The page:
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Lankford Questions IRS Commissioner on “Flexible” Regulations that Prioritize China Putting American Businesses at a Disadvantage 

CLICK HERE to download Lankford’s Q&A from Box.

CLICK HERE to watch Lankford’s Q&A on YouTube.

WASHINGTON, DC – Senator James Lankford (R-OK) today participated in a Senate Finance hearing entitled, “The President’s Fiscal Year 2025 IRS Budget and the IRS 2024 Filing Season,” with Internal Revenue Service (IRS) Commissioner Danny Werfel. Lankford sounded the alarm on the IRS’s flexible regulations and detailed how they put American companies at a disadvantage.

He also discussed the Charitable Act that would expand and extend the expired non-itemized deduction for charitable giving. This bill seeks to incentivize giving and ensure Americans who donate to charities, houses of worship, religious organizations, and other nonprofits of their choice are able to deduct that donation from their federal taxes at a higher level than the previous $300 deduction.   

Lankford previously introduced legislation with his colleagues and called on the IRS to stop snooping through Venmo accounts. 


Lankford on How IRS Selective Rule Making Disadvantages American Companies: Senator Cassidy was just asking about the Venmo requirements, and my Democratic colleagues added in the Inflation Reduction Act that there’d be additional new reporting on people that actually uses Venmo and that there would be new filing requirements and such that would come from that. You expressed that there’s a flexibility on that interpretation, based on other statutes on this. This is part of the challenge that we’re dealing with right now is the flexible side of things. And try to determine what is something that can be counted on and how that’s actually interpreting where it goes. 

Sitting at that exact same table, just a few weeks ago, was a business leader from the Huntsman Corporation talking about they were doing some chemical manufacturing for EV batteries. But, the tax credit piece, the 30D Clean Vehicle Credit the foreign entity of concern restriction that was out there dealing with that, was waived for China by Treasury and by IRS so that company, that was an American company, no longer was competitive because the Chinese company was now competitive, even though the statute itself says that that’s not allowed.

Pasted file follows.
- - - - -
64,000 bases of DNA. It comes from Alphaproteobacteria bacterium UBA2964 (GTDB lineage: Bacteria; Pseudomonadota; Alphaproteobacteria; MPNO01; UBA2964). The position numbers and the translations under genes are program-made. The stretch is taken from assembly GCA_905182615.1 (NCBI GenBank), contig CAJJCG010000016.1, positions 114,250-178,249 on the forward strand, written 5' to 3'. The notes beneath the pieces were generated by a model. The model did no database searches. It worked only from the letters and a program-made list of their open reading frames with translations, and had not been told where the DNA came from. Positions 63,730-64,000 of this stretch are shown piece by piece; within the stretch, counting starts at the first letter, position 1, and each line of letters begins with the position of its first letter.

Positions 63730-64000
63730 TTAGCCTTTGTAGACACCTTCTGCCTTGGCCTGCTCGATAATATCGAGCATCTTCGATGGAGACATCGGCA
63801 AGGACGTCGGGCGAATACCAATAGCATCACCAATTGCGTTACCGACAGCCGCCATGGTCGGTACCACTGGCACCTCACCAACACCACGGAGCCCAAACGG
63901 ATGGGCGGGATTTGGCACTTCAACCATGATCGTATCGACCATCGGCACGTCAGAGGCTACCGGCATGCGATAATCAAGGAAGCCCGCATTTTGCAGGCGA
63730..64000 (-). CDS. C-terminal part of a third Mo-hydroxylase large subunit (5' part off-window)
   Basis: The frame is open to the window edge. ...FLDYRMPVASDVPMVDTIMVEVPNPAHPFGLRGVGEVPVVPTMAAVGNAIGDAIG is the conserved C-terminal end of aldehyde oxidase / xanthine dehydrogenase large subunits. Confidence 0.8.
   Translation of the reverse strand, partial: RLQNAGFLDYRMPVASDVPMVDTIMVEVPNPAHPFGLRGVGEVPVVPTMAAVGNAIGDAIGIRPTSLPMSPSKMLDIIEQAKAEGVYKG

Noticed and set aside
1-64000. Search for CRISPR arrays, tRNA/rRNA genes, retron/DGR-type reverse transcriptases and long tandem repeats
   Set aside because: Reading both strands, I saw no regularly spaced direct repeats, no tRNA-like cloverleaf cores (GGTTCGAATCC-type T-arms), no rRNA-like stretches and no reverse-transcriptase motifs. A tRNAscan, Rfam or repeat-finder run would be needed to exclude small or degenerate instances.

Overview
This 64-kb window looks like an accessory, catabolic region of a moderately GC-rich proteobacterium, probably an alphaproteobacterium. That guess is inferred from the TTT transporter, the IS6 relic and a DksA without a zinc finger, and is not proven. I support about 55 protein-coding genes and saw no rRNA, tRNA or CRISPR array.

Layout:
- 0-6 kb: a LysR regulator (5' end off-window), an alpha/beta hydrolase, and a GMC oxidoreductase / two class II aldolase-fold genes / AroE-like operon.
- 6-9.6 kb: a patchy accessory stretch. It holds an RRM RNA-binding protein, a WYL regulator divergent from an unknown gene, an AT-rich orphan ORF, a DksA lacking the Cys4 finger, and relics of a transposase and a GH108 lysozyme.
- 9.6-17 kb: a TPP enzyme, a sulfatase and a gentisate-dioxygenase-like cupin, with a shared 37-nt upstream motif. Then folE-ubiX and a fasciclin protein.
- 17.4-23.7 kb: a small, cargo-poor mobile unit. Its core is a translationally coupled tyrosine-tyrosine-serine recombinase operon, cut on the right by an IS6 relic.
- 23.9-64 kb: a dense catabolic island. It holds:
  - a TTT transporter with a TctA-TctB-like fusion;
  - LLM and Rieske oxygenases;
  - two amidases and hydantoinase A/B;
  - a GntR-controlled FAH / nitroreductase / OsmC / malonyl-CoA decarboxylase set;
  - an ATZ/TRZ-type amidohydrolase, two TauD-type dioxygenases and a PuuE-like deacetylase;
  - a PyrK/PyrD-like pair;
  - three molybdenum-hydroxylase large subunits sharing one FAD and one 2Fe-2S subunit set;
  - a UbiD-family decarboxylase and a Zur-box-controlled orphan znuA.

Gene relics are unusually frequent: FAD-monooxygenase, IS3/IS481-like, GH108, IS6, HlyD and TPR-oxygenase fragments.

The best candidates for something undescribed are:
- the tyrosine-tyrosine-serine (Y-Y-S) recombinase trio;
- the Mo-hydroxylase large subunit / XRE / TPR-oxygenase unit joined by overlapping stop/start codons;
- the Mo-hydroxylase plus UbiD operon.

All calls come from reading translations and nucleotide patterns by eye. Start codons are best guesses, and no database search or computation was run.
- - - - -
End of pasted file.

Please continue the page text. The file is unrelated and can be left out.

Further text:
…Where I’m headed on this is, this Administration took out what’s called the OIRA review for the IRS for new regulations. Obviously, the previous Administration had an additional review. This Administration took that out. My question is why is it a bad thing for the IRS to be able to have OIRA review for regulations they’re putting in when you’ve expressed the flexibility that you have to be able to do that, but every other entity needs to have OIRA review to be able to have some kind of review under the Administrative Procedure Act?

Lankford Emphasizes Importance of Encouraging Charitable Giving: As you and I’ve talked about before, I work a lot on charitable giving. This is an issue that I think is important that we incentivize Americans in our tax code. It’s something that will come up in our conversation next year when we’re dealing with a lot of tax policy issues, but it’s an area that we do need to get some insight from the IRS on what is happening in charitable giving. It is our understanding that after we stopped incentivizing charitable giving through our tax code, we had a dramatic drop in this in charitable giving across the country, which hurts our nonprofits, which hurts that big safety net. We want to be able to get more information from you on that. We’ll follow up on that in the days ahead.